|dc.description.abstract||This dissertation seeks to ascertain the adequacy of the law in promoting and managing disability at the workplace. In order to do this, the paper employs primary and secondary methods of data collection including interviews with key staff in relevant organisations. The dissertation considers the subject of occupational health and safety and promotion and management of disability at the workplace in particular, under domestic framework such as the Workers Compensation Fund Control Board and international standards as set by the International Labour Organisation.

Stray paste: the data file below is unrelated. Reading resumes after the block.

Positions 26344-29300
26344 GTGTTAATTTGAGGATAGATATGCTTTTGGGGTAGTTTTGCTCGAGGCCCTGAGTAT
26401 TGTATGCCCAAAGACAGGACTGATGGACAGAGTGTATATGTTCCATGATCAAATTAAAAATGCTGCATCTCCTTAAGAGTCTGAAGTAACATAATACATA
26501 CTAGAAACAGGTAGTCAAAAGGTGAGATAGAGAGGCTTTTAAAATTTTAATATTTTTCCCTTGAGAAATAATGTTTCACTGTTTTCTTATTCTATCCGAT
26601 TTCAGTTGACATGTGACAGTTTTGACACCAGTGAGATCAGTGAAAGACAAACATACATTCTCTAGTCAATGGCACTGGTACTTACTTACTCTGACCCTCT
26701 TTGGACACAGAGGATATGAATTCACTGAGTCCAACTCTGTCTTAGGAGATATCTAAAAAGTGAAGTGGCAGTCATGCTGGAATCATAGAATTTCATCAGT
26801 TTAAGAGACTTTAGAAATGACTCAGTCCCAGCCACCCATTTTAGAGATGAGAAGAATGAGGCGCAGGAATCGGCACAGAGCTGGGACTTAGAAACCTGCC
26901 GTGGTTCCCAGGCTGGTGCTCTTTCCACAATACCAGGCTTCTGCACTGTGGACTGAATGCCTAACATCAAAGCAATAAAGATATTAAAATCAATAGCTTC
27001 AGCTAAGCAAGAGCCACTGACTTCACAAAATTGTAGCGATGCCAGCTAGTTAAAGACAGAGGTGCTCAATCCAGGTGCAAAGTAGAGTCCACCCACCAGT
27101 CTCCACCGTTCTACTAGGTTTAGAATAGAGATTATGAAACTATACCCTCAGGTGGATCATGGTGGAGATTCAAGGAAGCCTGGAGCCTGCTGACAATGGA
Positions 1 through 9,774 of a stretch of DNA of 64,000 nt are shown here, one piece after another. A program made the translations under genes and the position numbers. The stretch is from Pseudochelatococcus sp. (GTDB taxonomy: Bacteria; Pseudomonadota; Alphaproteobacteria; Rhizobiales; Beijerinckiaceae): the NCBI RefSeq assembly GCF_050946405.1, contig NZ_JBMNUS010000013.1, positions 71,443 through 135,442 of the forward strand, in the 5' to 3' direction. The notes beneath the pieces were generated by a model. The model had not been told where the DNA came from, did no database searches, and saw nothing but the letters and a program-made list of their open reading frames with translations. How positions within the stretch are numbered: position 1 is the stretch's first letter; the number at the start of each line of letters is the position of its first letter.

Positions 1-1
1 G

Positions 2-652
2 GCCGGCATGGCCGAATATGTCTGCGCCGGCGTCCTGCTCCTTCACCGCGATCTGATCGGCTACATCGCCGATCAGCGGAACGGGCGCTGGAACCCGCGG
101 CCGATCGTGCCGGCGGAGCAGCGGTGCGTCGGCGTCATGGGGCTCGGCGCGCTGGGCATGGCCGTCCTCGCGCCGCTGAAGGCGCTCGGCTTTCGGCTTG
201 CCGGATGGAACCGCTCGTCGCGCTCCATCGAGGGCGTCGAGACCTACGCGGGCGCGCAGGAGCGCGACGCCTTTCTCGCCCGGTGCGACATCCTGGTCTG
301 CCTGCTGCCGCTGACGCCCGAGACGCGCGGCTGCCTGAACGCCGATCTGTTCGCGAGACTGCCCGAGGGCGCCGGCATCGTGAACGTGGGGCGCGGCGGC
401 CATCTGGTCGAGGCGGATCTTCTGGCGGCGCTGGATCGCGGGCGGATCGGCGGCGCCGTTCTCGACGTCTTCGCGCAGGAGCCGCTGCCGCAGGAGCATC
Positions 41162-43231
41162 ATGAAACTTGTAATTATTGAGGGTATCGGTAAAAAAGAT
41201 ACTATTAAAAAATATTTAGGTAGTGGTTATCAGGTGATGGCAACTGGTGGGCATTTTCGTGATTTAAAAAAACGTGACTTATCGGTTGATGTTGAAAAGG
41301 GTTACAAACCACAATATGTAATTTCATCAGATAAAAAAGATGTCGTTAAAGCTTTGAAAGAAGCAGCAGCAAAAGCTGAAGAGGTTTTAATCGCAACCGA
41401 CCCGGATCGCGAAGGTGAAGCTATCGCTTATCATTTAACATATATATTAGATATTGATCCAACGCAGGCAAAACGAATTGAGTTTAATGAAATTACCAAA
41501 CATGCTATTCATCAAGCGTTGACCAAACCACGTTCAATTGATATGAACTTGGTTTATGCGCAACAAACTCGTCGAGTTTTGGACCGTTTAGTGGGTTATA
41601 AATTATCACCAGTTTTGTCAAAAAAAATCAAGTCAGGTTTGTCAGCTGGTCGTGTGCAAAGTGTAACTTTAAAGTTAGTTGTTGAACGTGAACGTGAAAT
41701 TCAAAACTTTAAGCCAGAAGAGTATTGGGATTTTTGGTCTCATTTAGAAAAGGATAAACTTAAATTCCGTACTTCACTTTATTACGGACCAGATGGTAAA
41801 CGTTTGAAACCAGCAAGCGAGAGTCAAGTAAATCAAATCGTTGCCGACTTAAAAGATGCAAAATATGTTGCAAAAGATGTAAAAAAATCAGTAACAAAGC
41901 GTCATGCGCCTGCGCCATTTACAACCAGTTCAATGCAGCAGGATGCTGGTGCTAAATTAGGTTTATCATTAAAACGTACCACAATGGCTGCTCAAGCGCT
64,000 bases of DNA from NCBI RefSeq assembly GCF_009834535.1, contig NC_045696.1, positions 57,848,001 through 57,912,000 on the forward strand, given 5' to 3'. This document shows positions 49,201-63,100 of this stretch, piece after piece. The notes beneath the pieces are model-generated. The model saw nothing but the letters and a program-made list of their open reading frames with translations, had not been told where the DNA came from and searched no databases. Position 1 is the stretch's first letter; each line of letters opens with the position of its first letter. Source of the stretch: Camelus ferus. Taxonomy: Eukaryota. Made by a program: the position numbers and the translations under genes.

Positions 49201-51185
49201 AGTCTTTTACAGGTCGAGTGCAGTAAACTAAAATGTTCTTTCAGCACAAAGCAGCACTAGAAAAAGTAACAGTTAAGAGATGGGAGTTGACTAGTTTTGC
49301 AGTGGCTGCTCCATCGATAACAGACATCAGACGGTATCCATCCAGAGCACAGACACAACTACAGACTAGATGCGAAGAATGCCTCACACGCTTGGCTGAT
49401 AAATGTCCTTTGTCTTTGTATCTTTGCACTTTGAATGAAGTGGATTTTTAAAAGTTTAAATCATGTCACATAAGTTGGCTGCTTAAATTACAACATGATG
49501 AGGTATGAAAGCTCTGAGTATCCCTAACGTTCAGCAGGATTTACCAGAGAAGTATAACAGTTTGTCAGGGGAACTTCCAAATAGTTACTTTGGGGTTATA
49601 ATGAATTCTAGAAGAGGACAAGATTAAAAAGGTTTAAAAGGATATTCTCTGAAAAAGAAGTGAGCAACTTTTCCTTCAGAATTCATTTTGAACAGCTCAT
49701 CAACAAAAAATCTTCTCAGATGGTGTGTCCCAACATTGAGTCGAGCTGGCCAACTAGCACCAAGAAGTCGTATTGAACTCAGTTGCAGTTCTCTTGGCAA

This research showed that there is an insufficient legal framework and implementation infrastructure to effectively promote and manage disability in the workplace. In fact, though the Workers Board subrogates the responsibility of the employer to compensate, rehabilitate and possibly return-to-work the affected worker, the sums payable as compensation are meagre because they are indexed to the regulating Act which has no regard to variables such as inflation. The dissertation concluded that the domestic law has not fully incorporated the provisions of the international instruments which provide for adequate compensation, rehabilitation and retainment of employees. It also concluded that rehabilitation should include reasonable accommodation of the work environment. In view of these findings the dissertation recommends among other things that managing disability at the workplace should not be left to the discretion of the employer alone. It should be provided for by a minimum standard set by the Occupational Health and Safety Act.||en_US